February 11, 2013

Heart Disease is the number one killer of Americans

COLUMBIA, TN. — According to the Centers for Disease Control and Prevention, heart disease kills an estimated 630,000 Americans annually and is the leading cause of death for both men and women. One of every four deaths in the United States each year is attributed to heart disease and each year about 935,000 Americans have heart attacks.

Heart disease refers to different types of heart conditions. Coronary artery disease occurs when plaque (cholesterol deposits) collects in the arteries that supply blood to the heart. Atherosclerosis is the condition where so much plaque collects that it causes the arteries to narrow. The good news is that there are things you can do to help prevent heart disease. Choosing a healthy diet and exercising regularly are among them.

Being overweight or obese can increase your risk for heart disease so maintaining a healthy weight is a wise choice when it comes to protecting your heart. Eating healthy meals, including foods low in saturated fat and cholesterol and high in fiber, can help prevent high blood cholesterol. Limiting salt and sodium in your diet can also lower your blood pressure.

Physical activity also helps in maintaining good heart health. The Surgeon General recommends that adults engage in moderate-intensity exercise for at least 30 minutes on most days of the week. If you do have high cholesterol, high blood pressure or diabetes, talk with your doctor about how you can work together to treat these conditions that can lead to heart disease. Monitor your blood pressure regularly and have your cholesterol tested at least once every five years. If your doctor determines medication is needed to treat any of these conditions, follow instructions carefully and faithfully. By practicing a heart healthy lifestyle, you can greatly reduce your risk of having a heart attack.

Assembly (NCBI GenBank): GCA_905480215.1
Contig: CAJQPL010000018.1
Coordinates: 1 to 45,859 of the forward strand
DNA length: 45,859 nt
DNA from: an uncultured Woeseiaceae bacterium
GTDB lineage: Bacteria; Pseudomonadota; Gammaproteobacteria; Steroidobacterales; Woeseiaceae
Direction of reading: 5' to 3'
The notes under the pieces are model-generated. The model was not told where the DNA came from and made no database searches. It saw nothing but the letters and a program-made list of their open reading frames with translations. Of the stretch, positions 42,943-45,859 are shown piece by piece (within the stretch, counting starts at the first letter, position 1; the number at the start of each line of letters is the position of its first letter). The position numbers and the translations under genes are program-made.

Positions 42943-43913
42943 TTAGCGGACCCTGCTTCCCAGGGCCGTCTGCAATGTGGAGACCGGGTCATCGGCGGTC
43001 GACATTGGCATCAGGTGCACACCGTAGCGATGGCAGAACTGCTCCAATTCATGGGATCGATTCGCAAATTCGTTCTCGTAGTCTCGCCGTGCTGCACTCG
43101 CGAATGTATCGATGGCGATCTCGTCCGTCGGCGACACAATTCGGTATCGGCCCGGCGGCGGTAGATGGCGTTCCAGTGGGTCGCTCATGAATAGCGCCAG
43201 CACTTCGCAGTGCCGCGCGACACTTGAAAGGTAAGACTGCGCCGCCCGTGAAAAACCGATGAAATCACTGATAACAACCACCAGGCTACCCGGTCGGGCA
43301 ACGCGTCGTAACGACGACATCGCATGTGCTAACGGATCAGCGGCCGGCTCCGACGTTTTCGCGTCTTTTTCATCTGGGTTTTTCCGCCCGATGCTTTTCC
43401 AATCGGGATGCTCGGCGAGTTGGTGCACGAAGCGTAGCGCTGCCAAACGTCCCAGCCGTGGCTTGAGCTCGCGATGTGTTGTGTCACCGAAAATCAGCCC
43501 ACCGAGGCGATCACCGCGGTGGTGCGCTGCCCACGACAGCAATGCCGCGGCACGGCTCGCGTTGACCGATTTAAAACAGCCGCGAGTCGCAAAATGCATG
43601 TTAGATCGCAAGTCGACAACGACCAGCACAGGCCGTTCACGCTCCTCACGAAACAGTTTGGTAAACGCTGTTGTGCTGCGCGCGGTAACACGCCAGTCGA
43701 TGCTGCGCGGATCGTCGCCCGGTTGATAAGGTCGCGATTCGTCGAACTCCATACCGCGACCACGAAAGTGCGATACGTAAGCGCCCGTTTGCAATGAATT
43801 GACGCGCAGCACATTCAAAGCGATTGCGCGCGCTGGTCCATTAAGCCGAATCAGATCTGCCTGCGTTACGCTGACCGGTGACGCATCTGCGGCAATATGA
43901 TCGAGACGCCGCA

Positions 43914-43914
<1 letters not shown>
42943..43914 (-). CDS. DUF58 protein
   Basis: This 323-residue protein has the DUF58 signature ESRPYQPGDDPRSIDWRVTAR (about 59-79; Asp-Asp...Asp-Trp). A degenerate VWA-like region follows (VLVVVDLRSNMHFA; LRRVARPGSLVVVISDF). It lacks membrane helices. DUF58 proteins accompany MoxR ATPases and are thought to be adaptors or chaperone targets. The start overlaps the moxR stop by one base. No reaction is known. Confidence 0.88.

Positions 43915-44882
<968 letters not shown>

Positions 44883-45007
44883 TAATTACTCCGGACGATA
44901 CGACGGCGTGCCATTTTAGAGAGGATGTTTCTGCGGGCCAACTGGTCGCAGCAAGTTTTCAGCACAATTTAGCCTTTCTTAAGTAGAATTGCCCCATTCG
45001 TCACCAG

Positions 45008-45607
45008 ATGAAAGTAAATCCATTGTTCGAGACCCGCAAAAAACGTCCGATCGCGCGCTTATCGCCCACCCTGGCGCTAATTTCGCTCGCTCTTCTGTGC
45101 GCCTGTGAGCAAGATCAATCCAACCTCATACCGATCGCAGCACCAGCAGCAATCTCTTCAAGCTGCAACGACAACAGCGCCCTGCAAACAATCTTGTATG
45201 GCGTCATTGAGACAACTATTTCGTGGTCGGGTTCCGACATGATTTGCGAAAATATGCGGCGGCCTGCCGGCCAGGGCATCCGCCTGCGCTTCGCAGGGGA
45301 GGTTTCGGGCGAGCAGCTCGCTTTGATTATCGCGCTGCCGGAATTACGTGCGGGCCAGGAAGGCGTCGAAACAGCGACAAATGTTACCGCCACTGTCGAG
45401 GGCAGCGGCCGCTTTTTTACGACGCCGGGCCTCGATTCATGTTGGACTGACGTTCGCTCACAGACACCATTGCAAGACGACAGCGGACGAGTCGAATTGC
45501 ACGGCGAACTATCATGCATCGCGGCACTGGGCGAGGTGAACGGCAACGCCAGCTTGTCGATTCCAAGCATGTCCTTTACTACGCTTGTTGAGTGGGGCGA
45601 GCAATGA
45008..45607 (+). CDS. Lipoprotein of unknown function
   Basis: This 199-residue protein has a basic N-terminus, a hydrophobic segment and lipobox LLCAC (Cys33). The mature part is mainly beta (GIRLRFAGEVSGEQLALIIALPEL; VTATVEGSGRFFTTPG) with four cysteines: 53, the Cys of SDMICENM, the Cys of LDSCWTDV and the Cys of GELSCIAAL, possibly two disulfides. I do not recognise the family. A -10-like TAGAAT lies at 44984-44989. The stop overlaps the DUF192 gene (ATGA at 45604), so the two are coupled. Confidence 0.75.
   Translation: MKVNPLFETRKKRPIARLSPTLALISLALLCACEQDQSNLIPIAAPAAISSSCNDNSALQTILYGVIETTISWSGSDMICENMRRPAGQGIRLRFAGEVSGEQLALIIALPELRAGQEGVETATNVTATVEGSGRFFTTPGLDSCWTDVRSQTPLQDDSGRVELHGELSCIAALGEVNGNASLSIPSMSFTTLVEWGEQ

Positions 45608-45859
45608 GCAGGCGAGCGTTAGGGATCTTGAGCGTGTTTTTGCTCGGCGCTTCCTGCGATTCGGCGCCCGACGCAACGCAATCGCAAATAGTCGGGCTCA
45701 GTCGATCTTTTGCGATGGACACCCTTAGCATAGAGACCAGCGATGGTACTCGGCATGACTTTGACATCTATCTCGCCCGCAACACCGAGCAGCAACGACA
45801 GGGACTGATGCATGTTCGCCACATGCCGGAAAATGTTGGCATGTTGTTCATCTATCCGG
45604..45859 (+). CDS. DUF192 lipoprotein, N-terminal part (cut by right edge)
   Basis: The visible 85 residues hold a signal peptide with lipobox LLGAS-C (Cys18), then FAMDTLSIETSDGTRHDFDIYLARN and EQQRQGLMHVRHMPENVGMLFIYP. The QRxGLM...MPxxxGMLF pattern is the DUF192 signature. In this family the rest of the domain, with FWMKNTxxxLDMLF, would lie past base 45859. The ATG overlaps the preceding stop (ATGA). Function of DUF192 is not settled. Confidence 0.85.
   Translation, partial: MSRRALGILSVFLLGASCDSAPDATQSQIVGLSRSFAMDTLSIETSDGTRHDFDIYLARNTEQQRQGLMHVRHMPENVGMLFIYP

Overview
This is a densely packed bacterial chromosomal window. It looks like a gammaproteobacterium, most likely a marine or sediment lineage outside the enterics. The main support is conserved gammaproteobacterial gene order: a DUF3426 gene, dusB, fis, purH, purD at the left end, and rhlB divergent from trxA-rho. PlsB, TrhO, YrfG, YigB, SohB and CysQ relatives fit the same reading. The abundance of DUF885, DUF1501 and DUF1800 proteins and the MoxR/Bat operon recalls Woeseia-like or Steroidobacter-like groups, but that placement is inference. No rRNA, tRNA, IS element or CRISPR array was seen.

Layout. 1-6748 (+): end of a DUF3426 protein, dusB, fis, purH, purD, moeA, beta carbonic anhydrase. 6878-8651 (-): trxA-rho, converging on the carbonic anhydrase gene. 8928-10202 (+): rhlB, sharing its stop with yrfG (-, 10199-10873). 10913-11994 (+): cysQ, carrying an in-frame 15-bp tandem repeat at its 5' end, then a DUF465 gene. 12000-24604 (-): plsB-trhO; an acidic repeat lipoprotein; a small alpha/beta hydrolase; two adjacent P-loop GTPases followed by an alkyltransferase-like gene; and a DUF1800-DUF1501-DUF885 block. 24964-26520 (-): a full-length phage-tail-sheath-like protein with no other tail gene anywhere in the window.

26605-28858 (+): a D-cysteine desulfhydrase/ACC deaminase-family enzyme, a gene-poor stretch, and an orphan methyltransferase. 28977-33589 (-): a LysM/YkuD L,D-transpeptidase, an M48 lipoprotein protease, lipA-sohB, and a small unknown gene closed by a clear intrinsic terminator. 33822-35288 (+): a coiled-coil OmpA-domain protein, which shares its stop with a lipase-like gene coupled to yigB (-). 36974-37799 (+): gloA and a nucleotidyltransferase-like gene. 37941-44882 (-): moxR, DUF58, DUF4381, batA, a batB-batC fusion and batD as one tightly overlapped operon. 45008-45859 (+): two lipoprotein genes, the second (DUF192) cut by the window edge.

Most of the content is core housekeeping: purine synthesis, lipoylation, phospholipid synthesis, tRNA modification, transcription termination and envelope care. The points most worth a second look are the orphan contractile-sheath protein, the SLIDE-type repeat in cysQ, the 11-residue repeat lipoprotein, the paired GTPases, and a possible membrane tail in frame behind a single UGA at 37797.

The signs and symptoms of a heart attack may vary by individual and by gender. Commonly they include:

  • Chest discomfort in the center of the chest that lasts more than a few minutes, or that goes away and comes back, which can feel like an uncomfortable pressure, squeezing, fullness or pain
  • Discomfort in other parts of the upper body, one or both arms, neck, jaw, upper back or stomach
  • Shortness of breath with or without chest discomfort
  • Unusual fatigue
  • Breaking out in a cold sweat, nausea or light-headedness

February has been designated as American Heart Month and Maury Regional Medical Center (MRMC) encourages everyone to take this opportunity to learn more about healthy heart practices, the signs of a heart attack and what to do if you or a loved one demonstrate any of these symptoms.

“If you experience any of these symptoms, immediately call 911. Emergency personnel are highly trained, can begin treatment in the ambulance and will contact the emergency department so that physicians are ready and waiting for a patient once they arrive. A quick response can prevent permanent heart damage and could save your life,” said Administrative Director of Cardiovascular Services Cathy Malone.